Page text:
“A lifetime as refugees. The Israeli-Palestinian conflict and the tragedy of an exiled people” is the title of a Report featuring data and testimonies retracing the history of the Israeli-Palestinian conflict from the perspective of Palestinian refugees. The document was issued today, on the occasion of World Refugee Day (June 20), by Caritas Italy, which has also organized a webinar on the subject entitled “Holy Land, the plight of Palestinian refugees”, held a few days ago. Part of the dossier focuses on the ongoing humanitarian crisis and interventions in the Gaza Strip
“A lifetime as refugees. The Israeli-Palestinian conflict and the tragedy of an exiled people” is the title of a Report featuring data and testimonies retracing the history of the Israeli-Palestinian conflict from the perspective of Palestinian refugees. The dossier was published today, on the occasion of World Refugee Day (20 June), by Caritas Italy, (, (Middle East and North Africa Office, MONA).
In 2021, reads the dossier, “Palestinian exiles extended to the third if not fourth generation.
Palestinian refugees, together with Syrians, are now the largest refugee group in the world”, while a “lasting and fair” solution to end their exile is still far from being achieved. Unresolved Arab-Palestinian-Israeli conflicts have made the Palestinian exile the most protracted in modern history.
Escalating numbers of Palestinian refugees. Millions. An estimated 5.6 million people live in Gaza, the West Bank, East Jerusalem, Jordan, Syria and Lebanon. Refugees include at least 1.5 million men, women and children living in 58 registered refugee camps in the Middle East region. Their hope, handed down “from father to son, grandfather to grandchild”, is to return to their homes someday, even if their homes have been demolished or are under Israeli control.
Who are those considered Palestinian “refugees”? Palestinian refugees are those persons of Arab origin (including their descendants) who were displaced from the territory once corresponding to Palestine under the British Mandate, in the process leading to the creation of the State of Israel (1947-1949) and in the subsequent conflicts (1967 Arab-Israeli war)”.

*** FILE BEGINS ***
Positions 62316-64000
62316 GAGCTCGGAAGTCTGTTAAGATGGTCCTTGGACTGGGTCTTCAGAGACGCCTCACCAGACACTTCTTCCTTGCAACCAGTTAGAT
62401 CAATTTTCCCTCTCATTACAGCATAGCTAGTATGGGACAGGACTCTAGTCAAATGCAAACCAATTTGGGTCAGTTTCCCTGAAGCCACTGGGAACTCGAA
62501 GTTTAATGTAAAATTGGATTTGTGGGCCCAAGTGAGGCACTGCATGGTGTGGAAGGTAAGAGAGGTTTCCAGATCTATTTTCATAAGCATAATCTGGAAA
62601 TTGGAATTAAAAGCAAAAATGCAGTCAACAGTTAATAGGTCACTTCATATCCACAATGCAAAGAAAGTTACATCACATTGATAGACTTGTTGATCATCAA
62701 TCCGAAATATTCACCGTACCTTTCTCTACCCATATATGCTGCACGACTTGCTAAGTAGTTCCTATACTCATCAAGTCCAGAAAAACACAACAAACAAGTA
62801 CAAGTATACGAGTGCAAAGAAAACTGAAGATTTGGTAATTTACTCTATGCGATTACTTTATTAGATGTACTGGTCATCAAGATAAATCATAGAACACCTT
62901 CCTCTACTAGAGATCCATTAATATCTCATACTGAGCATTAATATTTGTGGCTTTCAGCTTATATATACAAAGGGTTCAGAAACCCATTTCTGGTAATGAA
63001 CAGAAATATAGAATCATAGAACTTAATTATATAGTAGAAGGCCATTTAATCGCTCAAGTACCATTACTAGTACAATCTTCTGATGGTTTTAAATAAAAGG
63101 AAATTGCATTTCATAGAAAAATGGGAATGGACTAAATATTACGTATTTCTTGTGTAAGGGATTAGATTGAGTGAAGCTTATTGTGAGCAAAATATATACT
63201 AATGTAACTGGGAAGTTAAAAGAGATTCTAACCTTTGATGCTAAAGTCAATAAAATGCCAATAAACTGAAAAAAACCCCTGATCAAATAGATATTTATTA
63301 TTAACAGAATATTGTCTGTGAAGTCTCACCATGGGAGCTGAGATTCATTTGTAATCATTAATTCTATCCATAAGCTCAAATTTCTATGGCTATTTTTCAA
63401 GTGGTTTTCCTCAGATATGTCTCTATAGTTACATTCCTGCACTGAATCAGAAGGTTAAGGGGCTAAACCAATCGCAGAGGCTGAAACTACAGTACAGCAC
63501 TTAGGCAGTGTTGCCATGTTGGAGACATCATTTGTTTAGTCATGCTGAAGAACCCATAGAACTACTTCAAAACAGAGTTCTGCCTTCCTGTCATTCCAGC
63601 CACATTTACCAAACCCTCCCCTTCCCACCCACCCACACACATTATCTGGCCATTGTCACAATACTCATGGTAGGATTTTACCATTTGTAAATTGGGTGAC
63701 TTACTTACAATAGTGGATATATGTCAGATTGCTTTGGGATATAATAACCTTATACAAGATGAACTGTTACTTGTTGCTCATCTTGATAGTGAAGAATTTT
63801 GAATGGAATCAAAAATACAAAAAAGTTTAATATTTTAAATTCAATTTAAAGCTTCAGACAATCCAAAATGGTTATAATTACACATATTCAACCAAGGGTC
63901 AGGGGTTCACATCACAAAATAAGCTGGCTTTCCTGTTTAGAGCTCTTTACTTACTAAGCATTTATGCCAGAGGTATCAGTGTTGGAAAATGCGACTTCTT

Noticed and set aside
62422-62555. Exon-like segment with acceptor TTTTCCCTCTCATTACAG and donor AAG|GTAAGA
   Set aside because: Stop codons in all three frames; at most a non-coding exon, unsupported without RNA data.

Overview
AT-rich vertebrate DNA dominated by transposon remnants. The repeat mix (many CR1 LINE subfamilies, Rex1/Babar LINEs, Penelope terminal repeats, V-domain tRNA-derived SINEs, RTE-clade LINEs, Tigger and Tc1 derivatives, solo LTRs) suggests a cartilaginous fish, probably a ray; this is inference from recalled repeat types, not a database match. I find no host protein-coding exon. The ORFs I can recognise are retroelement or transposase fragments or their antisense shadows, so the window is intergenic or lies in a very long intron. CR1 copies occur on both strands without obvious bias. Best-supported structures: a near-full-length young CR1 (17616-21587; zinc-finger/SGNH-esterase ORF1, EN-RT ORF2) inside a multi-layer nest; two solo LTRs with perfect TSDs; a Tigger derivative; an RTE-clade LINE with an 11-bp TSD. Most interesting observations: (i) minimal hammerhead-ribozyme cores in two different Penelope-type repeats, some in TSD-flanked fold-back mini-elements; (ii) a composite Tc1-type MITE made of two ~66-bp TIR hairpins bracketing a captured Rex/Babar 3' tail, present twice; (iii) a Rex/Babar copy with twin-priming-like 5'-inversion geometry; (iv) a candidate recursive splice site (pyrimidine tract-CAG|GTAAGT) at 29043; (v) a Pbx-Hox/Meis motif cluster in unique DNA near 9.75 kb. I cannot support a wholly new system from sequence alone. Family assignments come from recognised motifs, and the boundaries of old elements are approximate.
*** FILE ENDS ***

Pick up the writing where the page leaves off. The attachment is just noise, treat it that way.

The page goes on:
Three categories. Palestinian refugees fall into three main categories, the largest of which “comprises those forced to flee their homes during the 1948 war and their descendants. This first category includes the estimated 5.6 million Palestinians who sought refuge in Gaza (1.46 million), the West Bank (859,000), Jordan (2.3 million), Syria (562,000) and Lebanon (476,000) and are recognised as refugees by the United Nations Relief and Works Agency for Palestine Refugees in the Near East (UNRWA), established in 1949. Under its mandate, UNRWA can only treat refugees (and their descendants) who fled in 1948, and not those displaced as a result of the 1967 war, the so-called Six-Day War. The latter fall under the protection of UNHCR, as stipulated in the 1951 Convention. In fact, the 1967 Arab-Israeli war triggered the Israeli occupation of the West Bank and the Gaza Strip, which continues to this day. However, it caused further flows of refugees ( 350,000 to 400,000 according to estimates) from the remaining parts of Palestine that were under Egyptian (Gaza Strip) and Jordanian (West Bank) authority. Those “displaced” during the 1967 war and their descendants (1.24 million) form the second largest category (thus not officially recognised as refugees), while the third comprises “an unidentified number” of Palestinians who do not fall under the previous two, but who were displaced outside the territory of Palestine as it was under the British Mandate.